Another contributor commented: "The BBC has a portfolio of radio stations and the different genres should be distributed among them rationally. Why must Radio 3 reflect a wider range of tastes than Radio 1 (pop music targeted at the 15 - 24-year-olds), Radio 1Xtra (new black urban music for a young audience) or 6 Music (pop music of the 1970s to the present, targeted at the 25 - 44-year-olds)?"

Your comments please


Radio 3 has for many years included a broad range of music – jazz has been broadcast since the early 60s. Indeed there are some listeners who only come to Radio 3 for our jazz or world music. However it remains a small percentage of our overall music output.

It is important to remember that there are many members of our audience who are classical music lovers but who would love to see programmes like Late Junction expanded and increased. We need to find ways to respect the tastes of other listeners.

Western classical music will remain the vast majority of the output of Radio 3’s music programming, but the joy of discovery of other musics, cultures and ideas has always been central to Radio 3’s public service remit.

I.L. There has been much media debate about the implications of the proposals to broadcast concerts etc not as truly "live" but on a deferred relay basis. One contributor writes, "what are we to make of a publicly funded radio station, primarily concerned with art music, cutting the majority of live broadcasts of concerts? Surely one of the first priorities of Radio 3 must be the championing of live music making in the UK?

Can you please give the following assurances:

a) There will be no reduction in the number of transmission hours per week devoted to live or deferred relay concerts, recitals and operas.

b) There will be no reduction in the BBC's commitment to its in-house orchestras as a result of these schedule changes - i.e. no reduction in the amount of their output that is broadcast and no amalgamations or closures of orchestras or redundancies of musicians.


In the new schedule there is an increase in the amount of live and specially recorded music. There is no reduction to the commitment to the BBC performing groups.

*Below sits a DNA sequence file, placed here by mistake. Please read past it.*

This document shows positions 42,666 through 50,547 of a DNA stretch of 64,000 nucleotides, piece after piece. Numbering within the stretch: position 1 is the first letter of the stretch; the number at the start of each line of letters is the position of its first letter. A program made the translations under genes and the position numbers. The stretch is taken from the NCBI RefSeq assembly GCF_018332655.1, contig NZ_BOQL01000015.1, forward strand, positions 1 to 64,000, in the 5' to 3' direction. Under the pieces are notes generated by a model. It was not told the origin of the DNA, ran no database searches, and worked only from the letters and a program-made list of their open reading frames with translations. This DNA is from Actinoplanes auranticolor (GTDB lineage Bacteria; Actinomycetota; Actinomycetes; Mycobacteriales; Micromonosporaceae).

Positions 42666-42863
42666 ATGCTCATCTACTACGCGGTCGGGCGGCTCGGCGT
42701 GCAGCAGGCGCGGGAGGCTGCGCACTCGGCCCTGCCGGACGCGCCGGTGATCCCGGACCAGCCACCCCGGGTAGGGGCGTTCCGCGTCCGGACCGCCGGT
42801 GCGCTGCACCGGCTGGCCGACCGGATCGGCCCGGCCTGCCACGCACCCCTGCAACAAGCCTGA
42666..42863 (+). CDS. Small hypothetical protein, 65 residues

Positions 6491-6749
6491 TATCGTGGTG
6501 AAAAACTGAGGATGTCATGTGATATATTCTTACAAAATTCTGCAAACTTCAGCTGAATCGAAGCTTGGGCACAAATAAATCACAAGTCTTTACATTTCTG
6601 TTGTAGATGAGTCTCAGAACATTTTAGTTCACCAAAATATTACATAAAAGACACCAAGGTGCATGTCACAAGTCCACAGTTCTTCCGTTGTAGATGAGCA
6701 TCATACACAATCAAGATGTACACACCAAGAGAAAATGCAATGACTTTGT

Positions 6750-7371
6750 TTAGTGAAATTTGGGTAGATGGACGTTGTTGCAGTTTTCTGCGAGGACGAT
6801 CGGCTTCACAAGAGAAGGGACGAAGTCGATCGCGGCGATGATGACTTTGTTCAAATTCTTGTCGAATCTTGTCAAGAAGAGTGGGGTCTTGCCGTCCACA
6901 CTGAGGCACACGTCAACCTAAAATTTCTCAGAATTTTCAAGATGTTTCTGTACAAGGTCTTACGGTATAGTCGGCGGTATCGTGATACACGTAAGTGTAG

I.L. Listening to pre-recorded concerts is, for many, a poor substitute for live broadcasting, many of us fear that there will be a loss of quality and of course the sense of immediacy. We understand that one reason given for no longer transmitting live concerts was that their timing is too irregular for a fixed radio station and wreaks havoc on the start times of other programmes?

But doesn’t the BBC stop everything for football?


The BBC does not stop everything for football, but that is irrelevant.

There are no winners and losers in music making.

Our listeners have not responded negatively to the concerts, recitals and operas which we have recorded. The difference is between hearing live performances and those on CD and the amount of live and specially recorded music is more than 50% of our music output.

I.L. It seems that a lot of prestigious concerts and operas are to be broadcast during weekday afternoons. This will do nothing for the working listener who can't listen via the internet or who obstinately prefers the medium of radio. Why is it thought necessary to broadcast such items at a time when many listeners won't be able to tune in? And why not repeat these prestigious concerts at varying times of the day?

And many are unhappy about the consequential loss of lighter late afternoon programmes such as those presented by Brian Kay and Edward Seckerson.

Your comments please


There are times when we really can’t win with our scheduling.

For those who are out in the evening they say please put something on during the day, those who are working want it in the evening and those who want things repeated clash with those listeners who want something new. We try to strike a balance but will never be able to please everybody all the time. I am, though, delighted that we are now able to introduce complete operas in the afternoon. The recent Opera North "Peter Grimes" was hugely enjoyed.

As far as the loss of some of our 4 p.m. programme is concerned I can only offer the views of some listeners (who are not alone in their views):

"The new Radio 3 schedule is appreciated and a welcome change. This afternoon was an absolutely tremendous programme. It was of such a high standard. Thank you ever so much."


"I am very happy with the changes that Radio 3 has made to the afternoon schedule. As far as I am concerned, more programmes devoted to orchestral music can only be a good thing."